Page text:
Lionel Shriver had long been struggling to match the impact of her 2003 school-shooting hit, We Need to Talk About Kevin. Then, four years ago, she put on a sombrero while telling an audience at a Brisbane literary festival that novelists should be free to portray whomever they damn well please, and to hell with ‘cultural appropriation’ (hence her woke-goading choice of headgear). Amid the fallout – someone walked out and wrote about it in The Guardian – Shriver got a second wind as a professional free-speech hawk; when she next visited Australia, it was at the invitation of a libertarian think-tank to reheat her views on identity politics in a talk later published under the headline ‘I’m sick of fighting moronic culture wars’.
Still, it’s a dirty job, and all that. The Motion of the Body Through Space, her new novel, is set in New York state and follows sixty-year-old voice-over artist Serenata, much in demand for her ability to mimic accents, regardless of class or ethnicity, until her clients in the audiobook and video game industries suddenly dry up on account of anxieties about, well, you probably guessed it. Someone tells her, ‘It’s got kinda not so great, for white readers of audiobooks to use accents. Especially of POCs.’ To add to her dawning sense of obsolescence, she’s a lifelong runner whose knees are giving way at just the moment that her husband, Remington, previously uninterested in her hobby, starts training for a marathon. Serenata’s wounded mockery of his new-found zeal fuels their marital aggro, which is intensified further when, ignoring a low-lying cardiac issue, Remington steps up his training regime under the supervision of a hot-bodied trainer who quickens more than his lap time.
So begins a knockabout skit portraying the fitness industry as a snake-oil scam seductive to young and old alike. Remington starts wearing purple Lycra, drinking ‘high-end sparkling water spiked with electrolytes’ and working out at home on a treadmill with surround sound and ‘a thirty-two-inch touch screen that virtual-realitied your progress over pastured hill and dale, replete with bleating sheep’. Serenata’s teenage Fitbit-wearing cleaner trains so hard to keep up with her glossy Instagram peers that her kidneys fail. ‘Bring out your best self, your true self, your über self,’ someone urges.
Behind this satire is the sense that Shriver is hunting bigger game: generation snowflake. Witness the metaphor that comes to hand when she describes Serenata’s joint pain, ‘sullen, glowering, like a disruptive activist who’d been asked to leave a lecture and had instead retreated resentfully to a back row’. When we learn that Remington’s exercise drive stems from his ignominious ousting from Albany’s Department of Transportation after an accusation of racially aggravated assault cooked up by his overpromoted boss, Lucinda, a younger black woman described as ‘a sexual harassment case waiting to happen’, it’s the point at which the novel switches into a jeremiad about how political correctness imperils the hard-won gains of the white American middle class.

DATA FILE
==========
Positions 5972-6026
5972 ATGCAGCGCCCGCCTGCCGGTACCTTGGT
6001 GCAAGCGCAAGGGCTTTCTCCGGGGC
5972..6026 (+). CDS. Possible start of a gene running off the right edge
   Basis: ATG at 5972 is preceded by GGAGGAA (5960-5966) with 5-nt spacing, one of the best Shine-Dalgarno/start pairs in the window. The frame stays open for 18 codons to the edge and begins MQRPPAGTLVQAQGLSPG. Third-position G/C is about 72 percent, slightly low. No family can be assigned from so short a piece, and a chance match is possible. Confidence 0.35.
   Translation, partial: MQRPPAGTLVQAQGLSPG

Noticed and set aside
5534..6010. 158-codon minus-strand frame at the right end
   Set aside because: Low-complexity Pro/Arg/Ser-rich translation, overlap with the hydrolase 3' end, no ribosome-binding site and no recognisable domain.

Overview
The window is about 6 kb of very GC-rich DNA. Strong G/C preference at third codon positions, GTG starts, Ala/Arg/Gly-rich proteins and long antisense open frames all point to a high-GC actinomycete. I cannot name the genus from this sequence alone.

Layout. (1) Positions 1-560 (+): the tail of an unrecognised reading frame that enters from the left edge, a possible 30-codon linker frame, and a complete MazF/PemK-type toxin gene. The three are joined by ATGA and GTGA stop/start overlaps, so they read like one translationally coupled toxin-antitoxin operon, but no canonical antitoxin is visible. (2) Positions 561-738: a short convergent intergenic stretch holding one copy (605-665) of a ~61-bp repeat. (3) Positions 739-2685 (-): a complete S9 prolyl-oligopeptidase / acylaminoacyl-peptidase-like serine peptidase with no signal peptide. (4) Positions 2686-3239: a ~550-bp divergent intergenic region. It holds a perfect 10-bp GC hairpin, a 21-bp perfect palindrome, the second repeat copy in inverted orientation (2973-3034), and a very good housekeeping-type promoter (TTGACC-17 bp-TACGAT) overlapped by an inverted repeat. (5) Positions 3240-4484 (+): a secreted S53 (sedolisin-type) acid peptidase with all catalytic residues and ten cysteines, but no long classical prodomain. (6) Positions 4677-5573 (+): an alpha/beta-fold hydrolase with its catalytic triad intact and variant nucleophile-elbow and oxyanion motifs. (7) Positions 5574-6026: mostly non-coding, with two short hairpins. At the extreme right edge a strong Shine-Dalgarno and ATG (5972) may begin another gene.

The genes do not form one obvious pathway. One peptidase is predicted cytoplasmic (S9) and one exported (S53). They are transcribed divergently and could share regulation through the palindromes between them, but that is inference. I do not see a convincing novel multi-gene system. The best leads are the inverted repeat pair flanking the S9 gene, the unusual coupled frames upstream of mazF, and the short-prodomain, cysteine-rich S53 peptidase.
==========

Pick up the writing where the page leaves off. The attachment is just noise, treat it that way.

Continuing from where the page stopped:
Shriver expends a great deal of energy trying to persuade us that white men can be victims too, not least of careerist schemers out to game 21st-century anxieties about race, gender and sexuality. It’s potentially fertile ground, albeit tripwired with hazards, few of which she avoids. For a start, too much of the novel takes the form of what Serenata variously calls ‘urbane back-and-forth’ and ‘Noël-Coward banter’ with Remington over the puzzling gamut of millennial dos and don’ts, from gender-neutral pronouns to the permissibility of the word ‘wheelchair’ (‘Do you have to say “wheelchariot”? I have a hard time keeping up’). This isn’t low-hanging fruit so much as a sticky mess already swarmed over by a thousand op-ed columnists, including Shriver herself.
Remington’s career-ending outburst results from frustration that his thoughtful proposal for green, low-cost, publicly owned street lighting is being stonewalled by Lucinda, who has already bought a shipment of blue LEDs from China. At an employment tribunal he counters the accusation that he exploited his privilege as ‘an older straight white male who has attacked a young female-identifying person of color’ by pointing out that she’s the privately educated heiress to a Nigerian oil fortune. ‘My father was a construction worker, and my mother cleaned fish. Who’s really “privileged”?’ The trouble is, Shriver wastes the force of these digs at left-liberal complacency because she doesn’t know how to quit while she’s ahead: not only does Lucinda remove a memorial to a 19th-century philanthropist outed as a homophobe after the discovery of his letters in an archive, but she also changes a street named after an American president to Robert Mugabe Terrace. Shriver just can’t help lapsing into caricature: the chair at Remington’s employment tribunal announces that he’s ‘painfully aware of representing the white patriarchy. At least I identify as bi, so I have some sensitivity to the issues confronted by marginalized communities, by dint of my sharing the LGBTQIA space.’
At heart the novel is an essentially uncontroversial entreaty to avoid lazy thinking wrapped up in the story of a later-life couple rubbing along, in spite of their itchy (and blistered) feet. But instead of being zingy and scabrous, Shriver’s satire is so broad and so exaggerated that its impact is deadened. In the end, you’re left wondering why Shriver even went to the bother of reverse-engineering the scenario to make her point: it’s not as if she’s forced to resort to fiction for want of a public platform.